IV. Ecosmomics: An Independent, UniVersal, Source Code-Script of Generative Complex Network Systems
Mero, Laszlo. The Logic of Miracles. New Haven: Yale University Press, 2018. The Eötvös Loránd University, Budapest mathematician and psychologist provides a well reasoned rebuttal and alternative to Nassim Taleb’s 2010 The Black Swan (2010) about a chaotic unpredictability that besets complex natural and social societies. But if we refuse to accept this and press on for an inherent basis which underlies sufficiently regular events, one does actually appear. The approach involves a stronger perception of an infinite fractal self-similarity and scale-invariance across all natural to cultural realms. A further avail of ubiquitous scale-free networks braces the argument. Of course wild stuff happens, but not without some modicum of meaning and trace to a relatively reliable source.
We live in a much more turbulent world than we like to think, but the science we use to analyze economic, financial, and statistical events mostly disregards the world’s essentially chaotic nature. We need to get used to the idea that wildly improbable events are actually part of the natural order. The renowned Hungarian mathematician and psychologist László Mérő explains how the wild and mild worlds (which he names Wildovia and Mildovia) coexist, and that different laws apply to each. Even if we live in an ultimately wild universe, he argues, we’re better off pretending that it obeys Mildovian laws. Doing so may amount to a self fulfilling prophecy and create an island of predictability in a very rough sea. Perched on the ragged border between economics and complexity theory, Mérő proposes to extend the reach of science to subjects previously considered outside its grasp: the unpredictable, unrepeatable, highly improbable events we commonly call “miracles.”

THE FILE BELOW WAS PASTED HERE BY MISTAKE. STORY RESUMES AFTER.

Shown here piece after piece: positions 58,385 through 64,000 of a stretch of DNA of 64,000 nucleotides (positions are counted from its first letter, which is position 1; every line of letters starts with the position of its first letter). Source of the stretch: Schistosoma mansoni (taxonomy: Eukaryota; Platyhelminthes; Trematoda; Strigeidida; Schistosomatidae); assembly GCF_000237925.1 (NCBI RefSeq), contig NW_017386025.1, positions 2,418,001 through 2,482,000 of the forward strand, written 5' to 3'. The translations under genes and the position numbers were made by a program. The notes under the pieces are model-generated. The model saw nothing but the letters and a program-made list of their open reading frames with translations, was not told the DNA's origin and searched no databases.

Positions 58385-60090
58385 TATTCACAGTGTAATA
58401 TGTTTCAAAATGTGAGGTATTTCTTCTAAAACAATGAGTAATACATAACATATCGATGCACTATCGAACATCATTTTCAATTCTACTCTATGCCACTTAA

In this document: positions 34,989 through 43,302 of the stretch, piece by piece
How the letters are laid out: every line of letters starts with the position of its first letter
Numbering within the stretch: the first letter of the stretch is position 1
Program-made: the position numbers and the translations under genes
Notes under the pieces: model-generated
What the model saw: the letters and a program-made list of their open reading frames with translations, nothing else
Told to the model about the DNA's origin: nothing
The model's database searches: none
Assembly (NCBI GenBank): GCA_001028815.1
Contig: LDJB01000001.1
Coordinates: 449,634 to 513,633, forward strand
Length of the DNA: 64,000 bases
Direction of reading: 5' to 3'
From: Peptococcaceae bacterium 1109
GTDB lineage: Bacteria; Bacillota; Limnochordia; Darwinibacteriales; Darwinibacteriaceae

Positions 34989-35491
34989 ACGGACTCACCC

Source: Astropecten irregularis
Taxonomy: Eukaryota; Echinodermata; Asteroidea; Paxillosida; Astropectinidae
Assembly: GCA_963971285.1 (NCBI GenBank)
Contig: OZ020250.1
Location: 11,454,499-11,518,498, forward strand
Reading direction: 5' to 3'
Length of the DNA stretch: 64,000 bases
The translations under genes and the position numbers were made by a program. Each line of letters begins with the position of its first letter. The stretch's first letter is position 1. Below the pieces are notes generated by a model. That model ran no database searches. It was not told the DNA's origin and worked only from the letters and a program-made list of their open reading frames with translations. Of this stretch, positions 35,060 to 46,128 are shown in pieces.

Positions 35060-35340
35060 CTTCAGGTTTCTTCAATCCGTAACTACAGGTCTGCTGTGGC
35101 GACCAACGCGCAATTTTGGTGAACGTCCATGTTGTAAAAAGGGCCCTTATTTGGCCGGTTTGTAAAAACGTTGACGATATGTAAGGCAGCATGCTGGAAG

Meyers, Robert, editor-in-chief. Encyclopedia of Complexity and Systems Science. Berlin: Springer, 2009. The 11 volume, 10,000 page compendium is now available, with a full listing of its 592 topical contents in 15 sections, and preface, posted on the Springer web citation. A broad range is covered, but constrained within narrowly defined sections such as Cellular Automata, Mathematical Basis of, which are muchly technical and pedantic. An author count averages 15 men to 1 woman, better than the Britannica. Some articles of note might be "Complex Gene Regulatory Networks' by Sui Huang and Stuart Kauffman, "Self-Organizing Systems" by Wolfgang Banzhaf, and Eric Chaisson's "Exobiology and complexity." We quote at length from its synopsis of this scientific frontier which languishes without a common terminology and vision so as to reveal a universally recurrent genesis cosmos.